‘General Erwin Rommel has had a very busy weekend.’ So begins Martin Dugard’s latest book, Taking Paris. And immediately the reader knows two things. Firstly, the book does not only describe the August 1944 campaign for the French capital. Originally planned as just that, and despite the subtitle alluding to an ‘epic battle’, Martin Dugard has written a broader history. It is the pursuit of context for the recapture of Paris in 1944 that sees the story range from Louisiana in the United States, to French North Africa and into Normandy via southern England.
The second surprise is the use of the present tense. It is unusual to read a history book written in this way, but it is an effective method of telling an old story differently. As such, Taking Paris is easier to romp through than some more dedicated histories, such as Paris after the Liberation by Artemis Cooper and Antony Beevor, or Anne Sebba’s Les Parisiennes.
Bookending this story are the two battles for the French capital. In 1940, we follow the German officer Rommel, a hard-fighting Frenchman named de Gaulle, and the dramatic Nazi taking of the metropolis. For the central third of the book, American, British, and French characters are introduced and their role in the long road back to the capital in 1944 is described. Finally, after covering the sacrifices of ordinary French resistance fighters, the last third covers the retaking of the city.
It is at this stage that a curious oversight manifests itself. Dugard writes with real flair about French efforts in the war, particularly of the French Foreign Legion in the desert at Bir Hakeim. It is odd therefore that Dugard has not championed the contribution made on D-Day by Philippe Keiffer’s Fusiliers Marins Commandos.
Fighting with Lord Lovat’s 45 Royal Marine Commando, Keiffer’s command were the first uniformed French soldiers back into France since 1940 and the only ones to land in the vanguard of Operation Overlord. There can be no complaints about Dugard’s handling of Leclerc’s Armoured Division, however. It was a fairy-tale ending: French troops fighting towards Paris to be met by ecstatic crowds. Whilst the omission of Keiffer can be overlooked, had Leclerc and his role in that final charge been forgotten also, then this book would have been seriously flawed. As it is, the only complaint is the lack of a contents page, which is annoying when you want to reread a section.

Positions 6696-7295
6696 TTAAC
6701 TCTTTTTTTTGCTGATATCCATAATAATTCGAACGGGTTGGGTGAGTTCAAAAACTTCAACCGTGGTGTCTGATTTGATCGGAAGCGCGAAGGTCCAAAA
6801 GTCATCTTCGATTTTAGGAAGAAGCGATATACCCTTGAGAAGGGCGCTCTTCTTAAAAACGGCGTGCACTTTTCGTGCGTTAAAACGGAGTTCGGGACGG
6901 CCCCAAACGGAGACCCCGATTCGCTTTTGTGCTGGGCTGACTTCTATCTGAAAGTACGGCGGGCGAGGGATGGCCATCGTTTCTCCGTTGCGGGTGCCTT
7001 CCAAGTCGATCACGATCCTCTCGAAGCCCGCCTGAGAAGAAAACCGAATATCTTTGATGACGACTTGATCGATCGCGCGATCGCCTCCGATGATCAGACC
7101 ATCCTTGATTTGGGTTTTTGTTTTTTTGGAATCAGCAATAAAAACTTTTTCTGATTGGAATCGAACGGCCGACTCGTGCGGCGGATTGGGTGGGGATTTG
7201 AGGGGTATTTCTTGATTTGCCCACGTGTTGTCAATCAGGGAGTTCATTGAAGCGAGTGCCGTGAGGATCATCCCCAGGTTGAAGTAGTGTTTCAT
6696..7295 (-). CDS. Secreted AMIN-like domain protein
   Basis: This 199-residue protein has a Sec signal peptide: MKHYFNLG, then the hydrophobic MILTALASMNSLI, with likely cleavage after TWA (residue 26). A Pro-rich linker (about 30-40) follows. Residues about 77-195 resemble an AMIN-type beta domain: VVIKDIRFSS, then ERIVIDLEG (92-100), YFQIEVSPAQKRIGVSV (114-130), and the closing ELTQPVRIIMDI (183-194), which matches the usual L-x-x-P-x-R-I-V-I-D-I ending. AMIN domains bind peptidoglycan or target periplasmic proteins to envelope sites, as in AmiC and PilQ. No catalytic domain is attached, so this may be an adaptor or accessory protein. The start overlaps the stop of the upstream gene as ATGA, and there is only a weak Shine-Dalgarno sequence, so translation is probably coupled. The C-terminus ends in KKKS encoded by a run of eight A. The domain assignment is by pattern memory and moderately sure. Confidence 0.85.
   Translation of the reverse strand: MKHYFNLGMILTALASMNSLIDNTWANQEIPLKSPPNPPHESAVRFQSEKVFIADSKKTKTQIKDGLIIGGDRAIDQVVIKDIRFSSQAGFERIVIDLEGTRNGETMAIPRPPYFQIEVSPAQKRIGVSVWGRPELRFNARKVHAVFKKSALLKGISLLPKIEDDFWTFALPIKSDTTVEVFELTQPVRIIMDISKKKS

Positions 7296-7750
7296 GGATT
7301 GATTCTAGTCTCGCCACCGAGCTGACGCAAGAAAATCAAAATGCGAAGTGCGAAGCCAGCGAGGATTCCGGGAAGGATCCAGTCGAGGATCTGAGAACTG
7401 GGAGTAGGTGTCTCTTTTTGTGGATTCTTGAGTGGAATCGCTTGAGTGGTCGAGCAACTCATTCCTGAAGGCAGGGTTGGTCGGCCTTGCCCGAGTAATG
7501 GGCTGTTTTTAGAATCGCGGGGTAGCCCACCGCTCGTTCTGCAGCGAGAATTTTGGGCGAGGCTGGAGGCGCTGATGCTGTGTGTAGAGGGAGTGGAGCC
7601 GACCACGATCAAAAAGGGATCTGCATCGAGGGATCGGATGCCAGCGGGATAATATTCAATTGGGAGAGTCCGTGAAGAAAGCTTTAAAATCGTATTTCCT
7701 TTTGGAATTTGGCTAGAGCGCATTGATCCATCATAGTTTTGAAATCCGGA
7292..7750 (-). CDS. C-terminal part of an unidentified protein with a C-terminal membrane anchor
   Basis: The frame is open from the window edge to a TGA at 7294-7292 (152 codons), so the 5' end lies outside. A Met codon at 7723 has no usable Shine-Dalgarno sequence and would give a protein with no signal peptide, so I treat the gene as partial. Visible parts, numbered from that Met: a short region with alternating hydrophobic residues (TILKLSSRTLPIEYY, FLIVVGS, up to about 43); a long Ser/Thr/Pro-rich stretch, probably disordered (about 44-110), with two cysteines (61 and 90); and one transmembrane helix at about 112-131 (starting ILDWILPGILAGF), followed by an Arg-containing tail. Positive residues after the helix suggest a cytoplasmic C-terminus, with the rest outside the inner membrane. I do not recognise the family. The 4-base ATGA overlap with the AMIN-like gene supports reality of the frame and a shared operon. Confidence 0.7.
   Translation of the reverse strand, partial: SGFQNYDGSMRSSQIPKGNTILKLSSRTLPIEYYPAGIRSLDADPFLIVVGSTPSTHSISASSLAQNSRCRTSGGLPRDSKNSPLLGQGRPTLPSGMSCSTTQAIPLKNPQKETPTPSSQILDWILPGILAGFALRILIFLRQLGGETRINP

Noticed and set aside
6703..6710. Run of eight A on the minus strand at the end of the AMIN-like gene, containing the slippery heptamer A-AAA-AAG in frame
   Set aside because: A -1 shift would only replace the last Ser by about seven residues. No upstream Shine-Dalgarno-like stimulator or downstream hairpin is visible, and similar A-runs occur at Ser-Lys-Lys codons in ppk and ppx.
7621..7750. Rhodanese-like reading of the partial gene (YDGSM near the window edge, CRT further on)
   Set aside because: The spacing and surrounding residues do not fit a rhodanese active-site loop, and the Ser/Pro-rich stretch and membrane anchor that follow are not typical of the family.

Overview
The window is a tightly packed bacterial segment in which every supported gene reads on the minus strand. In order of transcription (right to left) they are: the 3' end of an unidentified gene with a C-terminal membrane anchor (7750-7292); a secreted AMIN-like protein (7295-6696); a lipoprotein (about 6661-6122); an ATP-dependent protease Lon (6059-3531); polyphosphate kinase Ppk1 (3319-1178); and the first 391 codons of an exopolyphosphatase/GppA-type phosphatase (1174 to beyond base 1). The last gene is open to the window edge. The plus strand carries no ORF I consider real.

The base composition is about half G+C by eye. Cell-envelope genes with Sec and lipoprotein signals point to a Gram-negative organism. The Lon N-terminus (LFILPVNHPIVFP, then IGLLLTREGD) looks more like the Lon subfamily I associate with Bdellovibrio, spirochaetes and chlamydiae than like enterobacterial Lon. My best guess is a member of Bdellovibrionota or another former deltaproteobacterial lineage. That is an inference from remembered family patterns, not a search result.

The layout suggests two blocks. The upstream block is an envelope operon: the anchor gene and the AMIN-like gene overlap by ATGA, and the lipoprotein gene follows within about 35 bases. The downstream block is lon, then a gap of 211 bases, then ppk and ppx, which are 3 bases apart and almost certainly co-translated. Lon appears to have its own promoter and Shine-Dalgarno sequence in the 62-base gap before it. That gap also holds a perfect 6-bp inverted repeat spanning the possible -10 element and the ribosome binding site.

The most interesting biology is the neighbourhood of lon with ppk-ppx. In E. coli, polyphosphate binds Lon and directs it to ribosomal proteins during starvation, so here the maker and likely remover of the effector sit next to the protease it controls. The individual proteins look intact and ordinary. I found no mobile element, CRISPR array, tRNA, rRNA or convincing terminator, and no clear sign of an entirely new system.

Needless to say, Dugard is highly professional, both as a researcher and a writer. Such is clear in the author’s handling of the start of the Holocaust in France: with French Jews being shipped in cattle wagons to concentration camps, did the world know or care? ‘The New York Times ran the story in the middle of page seven,’ Dugard states, suggesting it did not.
Later, in telling the story of Rommel and the Spitfires on that dusty French lane, Dugard writes like a novelist. It is the historian’s art to show the reader what it was actually like at the time. Dugard consistently manages to do this to a high standard.
This is a book for Francophiles, lovers of Paris, and those wanting to read an enlivening take on the war. If Dugard has not written a book that could serve as a walking guide to the city, showing where the fighting took place in 1944, then this book does at least contain the spirit of hope and adventure that kept the Allies fighting until the City of Lights could once again be both French and free.
Review by Toby Clark.
Taking Paris: the epic battle for the City of Lights, Martin Dugard, Dutton Caliber, $30 (hbk), ISBN 978-0593183083.